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Clarence John Laughlin: In Memoriam (2)

I know dozens of photographers over fifty years old who never got their due and are beginning to realize that they may never get it. After three or four or five decades of work, they begin to wonder if, in the current public feasting on photography, there are any scraps for them. […]

Clarence John Laughlin: In Memoriam (1)

Sam Wagstaff told Clarence John Laughlin that if he bought something he owned it. He could hang it on his own wall, stick it in a box under his bed, use it as a coaster, scale it out the window — it was his, to do with as he pleased. […]

Ring In the New: 2017

Philip Rivkin’s subsequent scam demonstrated that photographs — some of them, anyhow — have become valuable enough that, like works of visual art in the other media, they can now prove useful for money-laundering purposes, worth smuggling internationally. This represents a step forward for the medium of photography in its relation to the market and the economy — a proud moment, in my opinion, certainly meriting some formal acknowledgment as such. […]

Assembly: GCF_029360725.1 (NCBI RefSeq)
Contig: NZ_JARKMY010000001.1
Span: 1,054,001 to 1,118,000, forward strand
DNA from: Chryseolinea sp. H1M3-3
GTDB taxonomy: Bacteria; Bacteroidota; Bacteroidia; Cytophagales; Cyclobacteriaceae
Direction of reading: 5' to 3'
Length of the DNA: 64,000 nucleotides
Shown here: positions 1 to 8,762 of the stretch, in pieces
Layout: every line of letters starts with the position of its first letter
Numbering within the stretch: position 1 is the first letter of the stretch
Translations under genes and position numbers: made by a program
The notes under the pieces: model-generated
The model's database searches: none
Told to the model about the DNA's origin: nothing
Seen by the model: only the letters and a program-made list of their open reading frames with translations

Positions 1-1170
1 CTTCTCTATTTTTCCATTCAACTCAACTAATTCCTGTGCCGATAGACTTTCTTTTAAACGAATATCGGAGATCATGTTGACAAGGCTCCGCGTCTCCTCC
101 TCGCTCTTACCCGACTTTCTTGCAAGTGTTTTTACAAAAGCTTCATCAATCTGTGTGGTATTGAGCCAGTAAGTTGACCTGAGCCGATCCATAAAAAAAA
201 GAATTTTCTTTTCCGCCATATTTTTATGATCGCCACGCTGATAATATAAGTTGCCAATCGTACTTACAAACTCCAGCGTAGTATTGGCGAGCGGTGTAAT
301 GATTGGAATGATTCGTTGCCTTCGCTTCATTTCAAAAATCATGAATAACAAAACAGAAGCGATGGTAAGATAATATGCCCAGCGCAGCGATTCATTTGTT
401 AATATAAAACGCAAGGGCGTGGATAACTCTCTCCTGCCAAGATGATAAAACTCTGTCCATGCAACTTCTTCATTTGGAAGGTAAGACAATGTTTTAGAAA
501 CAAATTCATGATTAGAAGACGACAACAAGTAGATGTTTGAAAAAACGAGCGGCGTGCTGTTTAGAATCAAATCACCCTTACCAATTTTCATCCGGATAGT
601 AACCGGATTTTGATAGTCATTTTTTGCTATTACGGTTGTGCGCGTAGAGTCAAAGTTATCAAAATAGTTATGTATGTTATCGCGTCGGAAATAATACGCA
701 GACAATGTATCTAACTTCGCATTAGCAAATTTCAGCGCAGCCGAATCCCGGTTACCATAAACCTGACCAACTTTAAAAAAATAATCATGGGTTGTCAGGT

2016: That Was The Year That Was

Two noteworthy facts about this blog’s readership: It’s roughly evenly divided by gender (46 percent female, 54 percent male), slightly over half of whom fall between the ages of 18 and 34. The latter demographic surprises and gratifies me, indicating as it does that the issues I address here, and my approaches to them, prove of interest to many people not of the geezer persuasion. […]

Year-End Ends and Odds

Fashion model Winnie Harlow’s career represents yet another instance of the social importance of disabilities — and, more broadly, differences — going mainstream. When anything beyond the norm goes public via a forthright, positive visual image thereof, from sexual orientation to physical characteristics, tolerance and then acceptance follow close behind. […]